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Volume 19, No. 2
February 2014
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The Book Thief: A Score Analysis
John Williams accompanies Death on an exquisite visit to Himmel Street.
By David Kay

John Williams fans were in for an unexpected treat late last year—in early August it was revealed that the composer would be scoring his first non-Spielberg film in eight years: The Book Thief. Presumably, Williams agreed to score the picture due to his love for the critically acclaimed book of the same title. The resulting score is a beautiful, delicate work, even if it draws heavily on previous pieces by the composer. Thematically, the score focuses on the ability of art to transcend death.

[Warning: Spoilers follow!]

The film, set in Nazi Germany, tells the story of Liesel, a young Russian girl adopted into the Hubermann family, who live on Himmel (Heaven) Street. Narrated by Death, the film charts the sacrifices civilians are forced to make in a period of total war. For the Hubermanns this task is complicated when they agree to hide an escaped Jew named Max from the Nazis. The film gets its title from Liesel—initially illiterate—who learns to read and write in a society that burns off-message books. She starts stealing books from the library of a wealthy Nazi. At the end of the film, Allied forces accidentally bomb Himmel Street, killing almost everybody Liesel has come to love. Max survives, having left midway through the film; the film ends with Death narrating that Liesel became a writer, and both she and Max lived into their old age.

Williams’ score gets an incredible amount of mileage from the use of the minor scale, as virtually every theme and motif incorporates it. First and foremost is the idea that opens the album and the film: a motif for untimely death (not to be confused with the character in the film, Death). The idea is basically just the ascending first five notes of a minor scale, absent the fourth scale degree. The use of such a common musical line creates a sense of inevitability, as the ear almost knows where the motif is headed, just as Death knows “one small fact: you are going to die.” But because Williams skips the fourth scale degree and switches from eighth notes to 16th notes after the first pitch, we also feel that the arrival at that inevitable destination is a bit rushed; hence it is a motif for untimely death.

The figure pops up throughout the score; when Liesel first enters the Hubermann household we hear it played backwards. The same retrograde variation occurs again when she steals a book from the remains of a Nazi-sanctioned book burning. It shows up yet again when Liesel is granted access to the library of a powerful Nazi. This reversal suggests that the scenes it accompanies challenge untimely death—in the first instance, the power of the family can prevent untimely death (as in both Max’s and Liesel’s case), and in the second two, the power of books can transcend death by giving voice to an author who is biologically expired. Finally, the first three notes of this motif are heard—again, played backwards—in the “Finale,” as Death reminisces over Liesel’s life as a successful author. Because only the first three notes of the motif are used in this instance, the absent fourth scale degree no longer gives us a sense of a truncated journey (if one starts on the third scale degree and goes down, the fourth is not an expected part of that journey); in this way Williams acknowledges that Liesel’s death was not untimely, while maintaining the ability of books to counteract the end of one’s physical existence (as the motif is still played backwards). This is the ultimate indication of books’ powers to overcome death—if Liesel’s ideas can live on after she has passed, is she really dead?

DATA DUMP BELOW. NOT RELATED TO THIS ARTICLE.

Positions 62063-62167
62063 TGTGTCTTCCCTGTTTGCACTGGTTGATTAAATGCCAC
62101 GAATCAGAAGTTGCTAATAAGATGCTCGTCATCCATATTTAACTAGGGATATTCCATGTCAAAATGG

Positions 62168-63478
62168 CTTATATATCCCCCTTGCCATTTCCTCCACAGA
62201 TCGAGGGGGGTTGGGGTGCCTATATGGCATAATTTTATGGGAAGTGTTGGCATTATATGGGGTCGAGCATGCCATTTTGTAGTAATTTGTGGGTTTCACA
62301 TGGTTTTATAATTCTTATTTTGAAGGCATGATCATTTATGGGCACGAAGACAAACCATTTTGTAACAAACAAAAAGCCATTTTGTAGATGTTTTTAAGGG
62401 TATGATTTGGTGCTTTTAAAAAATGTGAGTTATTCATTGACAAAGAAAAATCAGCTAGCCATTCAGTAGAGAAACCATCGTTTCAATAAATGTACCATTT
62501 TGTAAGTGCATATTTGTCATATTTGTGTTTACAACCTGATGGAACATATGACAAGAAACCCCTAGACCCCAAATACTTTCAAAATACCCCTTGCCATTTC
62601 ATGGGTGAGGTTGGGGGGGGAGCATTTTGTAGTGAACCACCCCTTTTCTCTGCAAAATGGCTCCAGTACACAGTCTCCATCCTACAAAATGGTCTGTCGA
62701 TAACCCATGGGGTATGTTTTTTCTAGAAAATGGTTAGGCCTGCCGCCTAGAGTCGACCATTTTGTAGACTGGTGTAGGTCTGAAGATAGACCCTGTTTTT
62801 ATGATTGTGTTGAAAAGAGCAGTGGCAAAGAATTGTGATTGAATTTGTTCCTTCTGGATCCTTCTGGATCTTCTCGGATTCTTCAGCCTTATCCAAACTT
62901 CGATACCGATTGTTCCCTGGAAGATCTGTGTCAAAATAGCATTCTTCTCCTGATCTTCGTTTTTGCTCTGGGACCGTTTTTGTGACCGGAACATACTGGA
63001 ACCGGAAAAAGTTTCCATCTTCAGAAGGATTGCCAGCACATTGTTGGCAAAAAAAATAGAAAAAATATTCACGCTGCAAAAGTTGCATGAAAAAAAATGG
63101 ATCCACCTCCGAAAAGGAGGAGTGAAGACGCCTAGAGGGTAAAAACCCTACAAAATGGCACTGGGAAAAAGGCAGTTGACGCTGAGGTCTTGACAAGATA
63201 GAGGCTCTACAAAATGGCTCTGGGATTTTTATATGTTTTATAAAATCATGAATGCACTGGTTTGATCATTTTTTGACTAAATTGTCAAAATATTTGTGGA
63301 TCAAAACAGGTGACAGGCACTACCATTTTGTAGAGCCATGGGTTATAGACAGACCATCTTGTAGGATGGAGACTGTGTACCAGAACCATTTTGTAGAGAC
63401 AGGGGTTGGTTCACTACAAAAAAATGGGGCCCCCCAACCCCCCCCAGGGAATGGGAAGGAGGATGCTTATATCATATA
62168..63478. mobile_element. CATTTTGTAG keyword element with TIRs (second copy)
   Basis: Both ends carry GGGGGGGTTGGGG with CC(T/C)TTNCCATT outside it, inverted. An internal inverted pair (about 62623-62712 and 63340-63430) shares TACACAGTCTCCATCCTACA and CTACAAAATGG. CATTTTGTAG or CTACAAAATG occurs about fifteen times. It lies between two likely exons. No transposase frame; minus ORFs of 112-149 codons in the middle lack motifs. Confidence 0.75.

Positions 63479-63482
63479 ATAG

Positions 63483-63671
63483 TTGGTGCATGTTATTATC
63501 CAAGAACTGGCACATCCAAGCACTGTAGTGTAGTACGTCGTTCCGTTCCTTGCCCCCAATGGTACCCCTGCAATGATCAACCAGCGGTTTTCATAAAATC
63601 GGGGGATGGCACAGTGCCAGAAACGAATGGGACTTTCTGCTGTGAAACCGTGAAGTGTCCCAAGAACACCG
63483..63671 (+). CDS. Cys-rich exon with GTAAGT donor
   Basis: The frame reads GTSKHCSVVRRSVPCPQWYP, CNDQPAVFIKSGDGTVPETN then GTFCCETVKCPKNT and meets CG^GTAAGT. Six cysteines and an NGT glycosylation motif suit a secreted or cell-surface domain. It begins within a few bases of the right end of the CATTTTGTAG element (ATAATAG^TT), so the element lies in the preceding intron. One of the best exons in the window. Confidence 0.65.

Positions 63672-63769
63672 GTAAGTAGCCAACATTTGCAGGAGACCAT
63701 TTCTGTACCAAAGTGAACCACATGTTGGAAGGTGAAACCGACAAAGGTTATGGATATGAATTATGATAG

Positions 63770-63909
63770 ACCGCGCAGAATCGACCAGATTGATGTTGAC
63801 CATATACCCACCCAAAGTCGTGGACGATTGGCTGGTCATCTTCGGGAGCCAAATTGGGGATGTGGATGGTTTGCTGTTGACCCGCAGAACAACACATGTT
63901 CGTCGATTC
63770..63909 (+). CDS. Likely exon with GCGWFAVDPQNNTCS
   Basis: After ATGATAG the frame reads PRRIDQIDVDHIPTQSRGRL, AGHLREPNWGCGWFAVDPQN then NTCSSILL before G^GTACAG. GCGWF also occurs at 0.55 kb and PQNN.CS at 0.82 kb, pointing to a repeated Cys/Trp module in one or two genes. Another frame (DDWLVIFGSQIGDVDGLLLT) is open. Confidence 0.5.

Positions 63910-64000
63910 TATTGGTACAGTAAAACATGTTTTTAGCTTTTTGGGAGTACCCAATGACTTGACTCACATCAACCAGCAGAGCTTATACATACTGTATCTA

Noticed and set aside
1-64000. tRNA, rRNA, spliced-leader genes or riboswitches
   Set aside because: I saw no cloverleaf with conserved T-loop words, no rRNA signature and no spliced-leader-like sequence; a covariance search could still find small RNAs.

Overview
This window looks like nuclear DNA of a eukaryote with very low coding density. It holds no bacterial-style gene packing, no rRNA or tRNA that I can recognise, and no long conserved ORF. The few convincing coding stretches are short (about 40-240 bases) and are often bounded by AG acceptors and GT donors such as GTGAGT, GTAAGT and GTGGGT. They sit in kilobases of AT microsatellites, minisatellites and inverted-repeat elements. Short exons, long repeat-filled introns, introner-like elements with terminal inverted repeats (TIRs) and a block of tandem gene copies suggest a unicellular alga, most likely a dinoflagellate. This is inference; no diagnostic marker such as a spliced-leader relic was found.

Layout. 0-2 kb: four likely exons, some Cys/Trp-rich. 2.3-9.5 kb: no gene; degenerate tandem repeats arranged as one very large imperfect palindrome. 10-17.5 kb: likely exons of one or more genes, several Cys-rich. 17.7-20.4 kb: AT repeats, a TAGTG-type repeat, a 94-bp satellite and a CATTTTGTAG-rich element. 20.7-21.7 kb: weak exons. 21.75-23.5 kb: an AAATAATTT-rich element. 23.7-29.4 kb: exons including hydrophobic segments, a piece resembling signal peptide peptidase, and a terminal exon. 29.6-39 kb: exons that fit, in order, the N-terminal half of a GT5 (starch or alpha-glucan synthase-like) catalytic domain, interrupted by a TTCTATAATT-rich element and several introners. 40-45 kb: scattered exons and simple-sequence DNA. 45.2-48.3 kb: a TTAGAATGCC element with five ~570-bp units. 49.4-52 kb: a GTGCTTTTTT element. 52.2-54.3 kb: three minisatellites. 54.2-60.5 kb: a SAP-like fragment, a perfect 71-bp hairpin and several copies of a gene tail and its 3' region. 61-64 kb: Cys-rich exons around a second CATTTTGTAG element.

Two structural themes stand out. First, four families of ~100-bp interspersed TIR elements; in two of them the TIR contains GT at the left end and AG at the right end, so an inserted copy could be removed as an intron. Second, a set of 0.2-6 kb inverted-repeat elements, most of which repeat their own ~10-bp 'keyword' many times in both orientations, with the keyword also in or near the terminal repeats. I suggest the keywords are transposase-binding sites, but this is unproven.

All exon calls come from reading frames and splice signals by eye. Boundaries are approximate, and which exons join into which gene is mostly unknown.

From this ascending motif, Williams derives a more direct idea for reading and writing, one that describes the “magnetism” Liesel feels pulling her towards the books. This idea is essentially a fluidly ascending and descending minor scale—an indication of reading and writing’s effortless ability to transcend the physical conception of life and death.

The character Death also receives a more identifiable theme (or as Williams calls it, the theme for “Providence”), often played in conjuction with the untimely death motif, which becomes an accompaniment. Death’s melody is slightly reminiscent of a theme from Williams’ Seven Years in Tibet, but it seems to be more directly influenced by the “Tuba Mirum” from Mozart’s Requiem Mass. This is a fitting reference, as requiem masses are obviously closely associated with Death. As discussed earlier, in the motif for untimely death, the fifth scale degree represents the final destination on the journey of life: death. Death’s theme starts on this fifth scale degree—for instance, when the two are played together in the opening of “One Small Fact,” the untimely death motif ends on a concert G, the same note that Death’s theme begins on. Death is the agent that brings about the result of an untimely passing. To make the derivation perfectly clear, the theme then descends down a minor scale.

Certain elements of Death’s theme are hidden in key moments of the score. For instance, the most emotionally intense cue in the score, “Rudy Is Taken,” is heard as Liesel reacts to the death of her family and friends. The sequence is filled with sudden key modulations, indicating Liesel’s emotional instability as wave after wave of realization hit her and she painfully starts to understand that virtually everybody she cares for is dead. The sequence is almost entirely based on an ascending line from Death’s theme; for the most straightforward variation, compare the ascending line at 1:21 of “Rudy Is Taken” to the one at 0:49 of “The Book Thief.”

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